The political implications of a high savings rate in America

Over the past few days, I’ve been thinking about two very profound concepts. First, there is the work of uber-minimalist and money saver, Mr. Money Mustache. Then there is the incredibly unbalanced income distribution in the United States and how little people really understand it. I believe that both are on a collision course, for the better.

First, I’d like to show you a chart that has been flashing in my mind when I close my eyes from time to time:

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Source: This video on YouTube,

This is by far the best chart I’ve seen to date to show the scale of inequality in America. Notice that the trend line from poor to rich is nearly hyperbolic in shape. The video referenced here also provides polling data for what people think is the ideal, how people think that wealth is distributed and the actual distribution of wealth.

And while it would be easy to point to the 1% and say that they are evil, I don’t think they are. I think they are just living on a very expensive carousel, thinking that their gains are ill-gotten, or there would be far more transparency about wealth distribution. They would have no need to influence policy from education in primary and secondary schooling, like how they made land disappear from economics, if they believed that they truly earned their wealth. There would be no Panama or Paradise Papers, both a large dataset of tax shelters, shell companies and trusts. We would all know where the money is.

I would say that it takes two to tango. If the wealthy are set, then we put them there. Americans are a bit of a greedy lot and it shows. Consumer debt is still very high, even after the recession. Student debt is at an all time high. Corporate debt is at an all time high. Where we are now is a result of public policy decisions made by those with the greatest influence in government, and allowed by a majority of Americans asleep at the wheel.

Those with the greatest power, have the time to participate in government. They show up at really boring school board meetings, water district meetings, planning commission meetings and board of equalization meetings. They have access to elected officials not just by way of their money, but also, their time. Because they spend much less money than they earn, they can save their money, in spades. And that frees up time because at some point they don’t know need to work for money. Money works for them.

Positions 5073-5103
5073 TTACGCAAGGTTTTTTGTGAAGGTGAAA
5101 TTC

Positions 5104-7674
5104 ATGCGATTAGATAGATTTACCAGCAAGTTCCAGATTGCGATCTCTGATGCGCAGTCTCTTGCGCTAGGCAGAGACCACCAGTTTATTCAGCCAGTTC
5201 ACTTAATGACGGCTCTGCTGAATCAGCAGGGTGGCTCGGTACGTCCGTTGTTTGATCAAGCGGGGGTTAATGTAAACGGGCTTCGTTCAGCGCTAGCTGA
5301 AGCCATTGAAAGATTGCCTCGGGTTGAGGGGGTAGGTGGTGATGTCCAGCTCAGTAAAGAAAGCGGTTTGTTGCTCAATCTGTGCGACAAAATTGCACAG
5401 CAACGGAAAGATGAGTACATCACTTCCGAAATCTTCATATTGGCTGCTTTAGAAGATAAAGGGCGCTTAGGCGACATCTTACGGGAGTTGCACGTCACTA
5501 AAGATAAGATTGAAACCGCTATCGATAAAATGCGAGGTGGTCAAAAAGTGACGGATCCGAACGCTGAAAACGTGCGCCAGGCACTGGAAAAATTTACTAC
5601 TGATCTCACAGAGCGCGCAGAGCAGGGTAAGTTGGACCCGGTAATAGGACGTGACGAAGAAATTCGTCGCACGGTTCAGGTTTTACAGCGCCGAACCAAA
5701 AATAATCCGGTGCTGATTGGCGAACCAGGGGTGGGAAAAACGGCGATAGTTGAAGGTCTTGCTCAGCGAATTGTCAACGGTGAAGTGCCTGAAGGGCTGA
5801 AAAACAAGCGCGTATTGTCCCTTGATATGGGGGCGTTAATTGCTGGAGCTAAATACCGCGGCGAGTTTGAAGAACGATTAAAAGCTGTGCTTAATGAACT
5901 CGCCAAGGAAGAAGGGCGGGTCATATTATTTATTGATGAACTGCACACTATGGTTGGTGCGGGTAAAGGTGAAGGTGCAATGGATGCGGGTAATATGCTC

Who put those 1-percenters there? We did. A man only has as much power as others are willing to give to him. If we feel any resentment at all about the 1%, we must also remember that as a culture, we put them there.

Now I want to show you another video. This one is about 20 minutes long, so you’ll want to take some time and watch it. I like this guy, Mr. Money Mustache, because he lives a frugal life to save money. Listen to him now:

The short story for Mr. Money Mustache, is that he figured out that if you save 64% of your income for ten years, you can retire at the same level of comfort you’re living now. Yes, that’s a very frugal life. Most of us who have bought houses know this life. We worked, we saved, we found a way to do it. But a house doesn’t buy retirement.

Now have a look at this chart:

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Source: OECD

Notice where we are, the United States, on that chart. On this chart, higher numbers are better, and countries are ranked left to right, lowest to highest. Notice that we rank 28th on that chart with a 4.1% savings rate. Heck, even Costa Rica whips us with 8.8% savings rate. Notice how all those “socialist” countries like Norway, Denmark and Sweden, have a much higher savings rate than we do. And China…they are at a 46% savings rate, and they’re a communist country! What are we doing wrong?